@Eiuol I apologize for using distracting text. You wrote, "All you argued here is that a mind can't be disembodied. I don't disagree. This doesn't say how a conscious mind can or cannot be transferred to another entity." I would say that it does because by virtue of the mind being (at a basic level) a process that is done by a particular entity, that makes it inseparable from that particular entity and makes it a particular mind. It is not a process done by another entity, it is a process done by "this and not that" entity in accordance with the law of identity (whatever the thing is, dog, cat, elephant, human, whatever). And this is where the word "transferred" is inappropriate. That word "transfer" implies movement from one place to another, which is a concept applicable only to entities, which the mind is not, as you and I agree on. You also wrote, "If you want to define "you" as also the physical body you have, that doesn't make sense to me. As long as there is a body it doesn't matter. The question is if you have a psychological death, not just a biological death. It isn't enough to say "the light went out". Another way to phrase the question: if you die biologically, does this mean you always die psychologically?" Well I would say yes you do die psychologically if you die biologically. Because your psychology is ultimately based on your biology. If the required foundation stops existing, then anything that follows from it can't exist either. It would be like saying that a treehouse can exist without a tree. And I meant to define "you" as a physical body that continuously undergoes essential physical processes. That latter portion of the definition "that continuously undergoes essential physical processes" is an essential part of the definition. Furthermore, I would be careful about making claims that a FPE before a coma is distinct from after a coma and that a consciousness "completely halts" and comes back. Doctors say that "someone who is in a coma is unconscious and will not respond to voices, other sounds, or any sort of activity going on nearby. The person is still alive, but the brain is functioning at its lowest stage of alertness." That part, the "lowest stage of alertness" part is an indication that even in a coma your consciousness is still operative at a basic level. And a much stronger argument can be made for going to sleep and waking up, your consciousness is still there, it is only its strength that has changed. Even bacteria that is supposedly "frozen" and then "brought back to life" has never died. There are organisms on this world that have metabolisms that can continue to function in what is called "cryobiostasis." Their identities allow their organs to function at such a minimal level that we call "frozen" but they are not truly frozen or static like what you might think.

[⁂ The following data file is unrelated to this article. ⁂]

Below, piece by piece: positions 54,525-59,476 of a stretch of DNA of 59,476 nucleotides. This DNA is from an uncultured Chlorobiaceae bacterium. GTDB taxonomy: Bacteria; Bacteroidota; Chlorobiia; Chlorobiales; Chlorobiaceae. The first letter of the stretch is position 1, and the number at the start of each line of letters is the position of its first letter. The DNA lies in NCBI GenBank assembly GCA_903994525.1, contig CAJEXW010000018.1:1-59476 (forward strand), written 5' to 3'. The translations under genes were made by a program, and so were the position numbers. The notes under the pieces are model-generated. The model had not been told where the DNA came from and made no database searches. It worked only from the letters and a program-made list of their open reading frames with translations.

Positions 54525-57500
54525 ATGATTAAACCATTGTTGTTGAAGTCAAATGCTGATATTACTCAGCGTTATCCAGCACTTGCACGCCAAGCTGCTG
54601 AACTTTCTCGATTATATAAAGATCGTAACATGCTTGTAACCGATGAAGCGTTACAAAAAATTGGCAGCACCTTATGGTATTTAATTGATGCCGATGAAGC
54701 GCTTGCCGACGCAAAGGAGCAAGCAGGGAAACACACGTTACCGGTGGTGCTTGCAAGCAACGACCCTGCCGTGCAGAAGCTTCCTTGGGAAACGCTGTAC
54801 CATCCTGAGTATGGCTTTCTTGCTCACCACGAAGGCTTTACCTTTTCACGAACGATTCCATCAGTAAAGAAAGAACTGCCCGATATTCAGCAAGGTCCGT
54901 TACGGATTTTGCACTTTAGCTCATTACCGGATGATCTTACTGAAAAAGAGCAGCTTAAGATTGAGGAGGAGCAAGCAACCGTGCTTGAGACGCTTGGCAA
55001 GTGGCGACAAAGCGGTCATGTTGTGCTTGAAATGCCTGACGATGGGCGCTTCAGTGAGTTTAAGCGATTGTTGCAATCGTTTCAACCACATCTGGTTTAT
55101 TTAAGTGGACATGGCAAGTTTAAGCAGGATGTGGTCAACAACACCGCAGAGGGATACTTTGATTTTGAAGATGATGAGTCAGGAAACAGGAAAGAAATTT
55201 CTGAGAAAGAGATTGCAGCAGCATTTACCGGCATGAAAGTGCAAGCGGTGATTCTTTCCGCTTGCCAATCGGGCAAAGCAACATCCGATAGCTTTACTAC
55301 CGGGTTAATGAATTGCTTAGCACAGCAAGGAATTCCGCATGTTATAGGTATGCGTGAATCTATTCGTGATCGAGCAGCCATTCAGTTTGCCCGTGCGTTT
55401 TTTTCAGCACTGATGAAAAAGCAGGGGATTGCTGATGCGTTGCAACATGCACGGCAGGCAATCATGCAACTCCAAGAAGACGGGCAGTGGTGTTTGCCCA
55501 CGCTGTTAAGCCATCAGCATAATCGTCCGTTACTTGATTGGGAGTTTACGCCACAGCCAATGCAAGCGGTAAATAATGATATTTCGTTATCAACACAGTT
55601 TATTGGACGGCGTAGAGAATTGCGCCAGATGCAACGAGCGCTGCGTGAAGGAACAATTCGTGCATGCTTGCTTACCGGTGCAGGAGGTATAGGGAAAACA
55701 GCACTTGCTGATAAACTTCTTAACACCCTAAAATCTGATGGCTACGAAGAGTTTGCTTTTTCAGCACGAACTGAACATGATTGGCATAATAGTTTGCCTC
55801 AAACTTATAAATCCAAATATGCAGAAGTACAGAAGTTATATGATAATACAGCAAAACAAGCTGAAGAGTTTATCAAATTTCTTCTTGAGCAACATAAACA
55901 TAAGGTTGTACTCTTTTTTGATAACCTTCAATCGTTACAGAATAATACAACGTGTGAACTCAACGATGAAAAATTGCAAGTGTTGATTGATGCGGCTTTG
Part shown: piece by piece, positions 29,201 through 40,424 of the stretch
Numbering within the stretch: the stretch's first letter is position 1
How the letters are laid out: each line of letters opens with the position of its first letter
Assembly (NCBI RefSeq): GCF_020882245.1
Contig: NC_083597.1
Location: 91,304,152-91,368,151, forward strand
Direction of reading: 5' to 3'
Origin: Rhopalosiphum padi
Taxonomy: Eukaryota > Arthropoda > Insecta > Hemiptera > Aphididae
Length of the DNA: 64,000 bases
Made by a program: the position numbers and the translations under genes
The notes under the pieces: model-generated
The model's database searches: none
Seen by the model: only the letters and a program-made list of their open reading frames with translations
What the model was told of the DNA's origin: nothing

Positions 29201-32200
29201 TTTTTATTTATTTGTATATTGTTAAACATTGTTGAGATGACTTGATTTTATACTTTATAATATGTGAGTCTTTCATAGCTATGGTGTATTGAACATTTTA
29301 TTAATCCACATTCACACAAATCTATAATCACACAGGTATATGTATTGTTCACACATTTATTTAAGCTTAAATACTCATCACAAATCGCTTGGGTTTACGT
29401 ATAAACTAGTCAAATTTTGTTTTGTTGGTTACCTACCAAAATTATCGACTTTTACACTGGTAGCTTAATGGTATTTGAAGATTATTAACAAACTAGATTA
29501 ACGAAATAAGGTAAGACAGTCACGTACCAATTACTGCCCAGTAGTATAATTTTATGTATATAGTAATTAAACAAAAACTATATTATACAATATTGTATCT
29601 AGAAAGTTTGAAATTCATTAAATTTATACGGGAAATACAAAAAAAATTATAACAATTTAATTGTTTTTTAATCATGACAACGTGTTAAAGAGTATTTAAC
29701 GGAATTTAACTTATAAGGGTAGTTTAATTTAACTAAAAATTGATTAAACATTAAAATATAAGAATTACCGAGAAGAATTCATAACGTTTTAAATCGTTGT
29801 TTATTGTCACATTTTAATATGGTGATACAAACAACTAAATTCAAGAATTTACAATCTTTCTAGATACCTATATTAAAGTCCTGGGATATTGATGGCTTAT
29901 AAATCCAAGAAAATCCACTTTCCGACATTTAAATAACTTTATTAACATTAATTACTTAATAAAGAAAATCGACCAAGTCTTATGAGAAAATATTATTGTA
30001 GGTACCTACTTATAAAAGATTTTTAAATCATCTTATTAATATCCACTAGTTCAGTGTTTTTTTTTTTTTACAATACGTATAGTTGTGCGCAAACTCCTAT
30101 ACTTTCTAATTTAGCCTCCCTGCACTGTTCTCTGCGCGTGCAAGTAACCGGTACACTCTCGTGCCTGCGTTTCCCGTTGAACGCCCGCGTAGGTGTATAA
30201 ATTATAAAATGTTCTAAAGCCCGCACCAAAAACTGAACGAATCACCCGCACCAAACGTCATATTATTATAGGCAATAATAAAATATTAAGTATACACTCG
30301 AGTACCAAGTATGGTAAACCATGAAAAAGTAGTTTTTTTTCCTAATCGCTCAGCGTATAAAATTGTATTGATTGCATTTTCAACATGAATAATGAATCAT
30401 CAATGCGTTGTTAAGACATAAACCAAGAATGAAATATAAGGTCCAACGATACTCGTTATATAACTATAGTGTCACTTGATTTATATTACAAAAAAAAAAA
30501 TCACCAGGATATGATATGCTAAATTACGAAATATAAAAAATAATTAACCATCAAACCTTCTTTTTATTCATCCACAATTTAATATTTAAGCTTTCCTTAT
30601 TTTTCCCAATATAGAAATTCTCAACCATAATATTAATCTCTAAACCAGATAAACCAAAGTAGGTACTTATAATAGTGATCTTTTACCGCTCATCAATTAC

7. ReasonFirst

    The Transporter Problem